Business confidence ‘rises’, but credit applications fall again

ANZ says business indicators


ANZ says the “slightly rebounding” activity indicators in its latest confidence survey are “apparently good news”.

Business confidence has “lifted off the floor,” says ANZ.

The bank said data from its latest business confidence survey suggested 48% of businesses expected tougher times ahead and a net 4% saw worse prospects for their own business.

Those numbers represented an improvement of 9 percentage points and 5 percentage points, respectively, in its July survey.

ANZ said most of the survey’s confidence indicators rose for a second month, but inflationary pressures remained intense despite a small net drop of 4% in the proportion of businesses planning to raise prices.

* How fast will inflation come down?
* Fixed mortgage rates may have peaked, says Kiwibank
* Tom Pullar-Strecker: Is the economy heading for a hard landing?

Paul Gruenwald, Chief Global Economist at S&P told a seminar on the New Zealand economy on Tuesday that economies were clearly slowing, but said sentiment indicators looked “gloomy than the actual data.”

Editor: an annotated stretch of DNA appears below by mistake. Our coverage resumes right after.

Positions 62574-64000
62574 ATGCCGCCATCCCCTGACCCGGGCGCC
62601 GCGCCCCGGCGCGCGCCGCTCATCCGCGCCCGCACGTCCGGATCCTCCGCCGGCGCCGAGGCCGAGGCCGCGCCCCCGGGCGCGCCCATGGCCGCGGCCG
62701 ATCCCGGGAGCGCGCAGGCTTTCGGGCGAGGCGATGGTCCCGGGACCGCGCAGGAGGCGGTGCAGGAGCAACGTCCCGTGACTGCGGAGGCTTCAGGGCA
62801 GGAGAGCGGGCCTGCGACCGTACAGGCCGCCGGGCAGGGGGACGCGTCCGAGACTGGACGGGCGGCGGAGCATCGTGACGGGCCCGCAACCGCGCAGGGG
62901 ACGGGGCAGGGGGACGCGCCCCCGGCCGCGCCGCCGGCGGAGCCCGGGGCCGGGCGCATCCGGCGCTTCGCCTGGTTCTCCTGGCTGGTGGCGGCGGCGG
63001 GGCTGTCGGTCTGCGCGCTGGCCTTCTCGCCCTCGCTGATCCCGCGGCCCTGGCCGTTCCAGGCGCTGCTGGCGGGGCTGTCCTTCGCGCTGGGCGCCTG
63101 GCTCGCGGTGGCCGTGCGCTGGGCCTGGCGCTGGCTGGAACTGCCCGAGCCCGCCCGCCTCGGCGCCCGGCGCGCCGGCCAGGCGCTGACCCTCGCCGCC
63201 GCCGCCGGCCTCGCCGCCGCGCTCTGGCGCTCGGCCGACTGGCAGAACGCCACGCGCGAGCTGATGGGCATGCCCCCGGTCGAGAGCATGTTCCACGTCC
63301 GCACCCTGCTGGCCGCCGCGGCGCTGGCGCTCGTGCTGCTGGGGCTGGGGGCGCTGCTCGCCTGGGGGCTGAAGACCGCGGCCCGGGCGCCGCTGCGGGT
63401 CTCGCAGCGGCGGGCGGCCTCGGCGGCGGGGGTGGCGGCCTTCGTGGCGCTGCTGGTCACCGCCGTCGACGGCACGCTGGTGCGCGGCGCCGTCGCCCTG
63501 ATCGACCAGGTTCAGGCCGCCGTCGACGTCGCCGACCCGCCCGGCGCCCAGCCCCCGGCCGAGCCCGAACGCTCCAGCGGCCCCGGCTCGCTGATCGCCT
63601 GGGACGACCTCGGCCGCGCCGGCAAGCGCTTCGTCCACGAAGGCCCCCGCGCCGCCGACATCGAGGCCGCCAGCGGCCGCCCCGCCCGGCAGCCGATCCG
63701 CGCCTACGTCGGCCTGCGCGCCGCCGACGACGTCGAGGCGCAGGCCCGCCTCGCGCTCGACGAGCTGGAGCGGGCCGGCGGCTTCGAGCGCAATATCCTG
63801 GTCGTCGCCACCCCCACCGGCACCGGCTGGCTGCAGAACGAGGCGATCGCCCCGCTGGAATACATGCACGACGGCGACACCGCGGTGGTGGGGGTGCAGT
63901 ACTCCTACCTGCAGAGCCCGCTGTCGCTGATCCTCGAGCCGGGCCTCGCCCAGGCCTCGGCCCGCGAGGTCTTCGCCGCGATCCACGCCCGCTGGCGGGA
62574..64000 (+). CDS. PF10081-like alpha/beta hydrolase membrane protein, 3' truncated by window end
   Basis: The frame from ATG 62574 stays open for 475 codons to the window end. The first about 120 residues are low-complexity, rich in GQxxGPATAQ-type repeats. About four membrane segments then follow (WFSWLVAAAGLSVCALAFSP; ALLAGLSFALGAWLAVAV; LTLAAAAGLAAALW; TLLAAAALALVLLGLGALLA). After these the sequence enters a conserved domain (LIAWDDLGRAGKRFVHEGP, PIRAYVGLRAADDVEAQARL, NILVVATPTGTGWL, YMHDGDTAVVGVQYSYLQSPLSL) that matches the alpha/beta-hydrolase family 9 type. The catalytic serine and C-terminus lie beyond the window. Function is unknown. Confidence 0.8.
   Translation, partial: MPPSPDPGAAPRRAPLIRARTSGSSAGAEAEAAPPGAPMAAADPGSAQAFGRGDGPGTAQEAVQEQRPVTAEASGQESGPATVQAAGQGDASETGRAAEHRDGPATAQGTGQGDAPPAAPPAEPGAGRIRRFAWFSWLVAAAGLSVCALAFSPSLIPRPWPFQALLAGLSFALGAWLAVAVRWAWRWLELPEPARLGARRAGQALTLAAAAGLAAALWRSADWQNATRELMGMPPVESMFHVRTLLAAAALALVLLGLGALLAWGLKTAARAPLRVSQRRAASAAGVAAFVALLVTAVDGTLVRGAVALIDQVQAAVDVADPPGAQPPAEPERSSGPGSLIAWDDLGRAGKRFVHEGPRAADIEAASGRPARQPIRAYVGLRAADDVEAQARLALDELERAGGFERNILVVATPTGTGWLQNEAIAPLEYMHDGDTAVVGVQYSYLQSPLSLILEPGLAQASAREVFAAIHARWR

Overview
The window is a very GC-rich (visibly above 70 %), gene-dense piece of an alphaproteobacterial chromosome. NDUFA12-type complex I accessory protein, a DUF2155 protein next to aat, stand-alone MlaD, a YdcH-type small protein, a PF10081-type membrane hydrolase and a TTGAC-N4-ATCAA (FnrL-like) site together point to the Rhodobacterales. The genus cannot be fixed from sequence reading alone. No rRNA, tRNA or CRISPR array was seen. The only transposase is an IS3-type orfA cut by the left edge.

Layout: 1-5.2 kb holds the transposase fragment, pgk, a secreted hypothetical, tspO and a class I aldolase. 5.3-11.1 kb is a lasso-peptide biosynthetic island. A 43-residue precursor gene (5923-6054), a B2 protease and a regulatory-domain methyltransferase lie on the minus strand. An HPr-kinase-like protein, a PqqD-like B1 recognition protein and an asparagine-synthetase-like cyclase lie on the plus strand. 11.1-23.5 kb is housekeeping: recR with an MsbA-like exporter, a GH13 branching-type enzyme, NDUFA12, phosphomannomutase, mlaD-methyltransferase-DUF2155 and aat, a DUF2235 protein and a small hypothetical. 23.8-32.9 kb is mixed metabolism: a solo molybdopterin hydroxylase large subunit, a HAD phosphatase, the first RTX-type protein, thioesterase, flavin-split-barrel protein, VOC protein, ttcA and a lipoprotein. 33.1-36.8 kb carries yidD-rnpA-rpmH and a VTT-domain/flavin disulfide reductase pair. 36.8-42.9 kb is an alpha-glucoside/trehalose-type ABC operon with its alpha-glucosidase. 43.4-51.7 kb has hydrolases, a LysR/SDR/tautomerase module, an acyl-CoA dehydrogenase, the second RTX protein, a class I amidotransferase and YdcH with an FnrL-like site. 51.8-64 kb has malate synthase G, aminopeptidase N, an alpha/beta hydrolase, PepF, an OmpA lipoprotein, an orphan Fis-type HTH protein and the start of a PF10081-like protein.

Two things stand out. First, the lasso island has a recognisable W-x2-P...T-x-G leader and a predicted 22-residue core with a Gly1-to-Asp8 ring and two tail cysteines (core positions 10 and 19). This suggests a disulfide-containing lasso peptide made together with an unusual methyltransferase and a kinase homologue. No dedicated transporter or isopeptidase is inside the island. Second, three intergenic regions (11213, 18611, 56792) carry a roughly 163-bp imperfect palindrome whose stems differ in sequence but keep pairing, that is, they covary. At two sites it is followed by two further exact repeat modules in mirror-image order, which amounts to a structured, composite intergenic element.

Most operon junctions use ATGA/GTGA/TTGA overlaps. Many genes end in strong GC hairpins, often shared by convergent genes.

Credit reporting firm Equifax on Monday reported a further drop in the number of businesses seeking loans and other credit in the three months to the end of June.

This generally reflects a drop in economic confidence and signals a decrease in business owners’ appetite to invest.

Equifax said business credit applications to lenders fell nearly 12% from the same quarter in 2021, in what was the fourth straight decline, and remained below pre-Covid levels.

Chief executive Angus Luffman said the decline in inquiries was to be expected given that business confidence at the time was at a low not seen since the initial stages of the Covid pandemic and the days of the global financial crisis.

“Uncertainty created by rising interest rates, above-target inflation and supply chain constraints will impact demand for business credit, but it is labor shortages. that probably have the biggest impact on investment plans,” he said.

“If companies struggle to access the workforce to implement their growth plans, they will limit the capital they allocate and borrow.”


Comments are closed.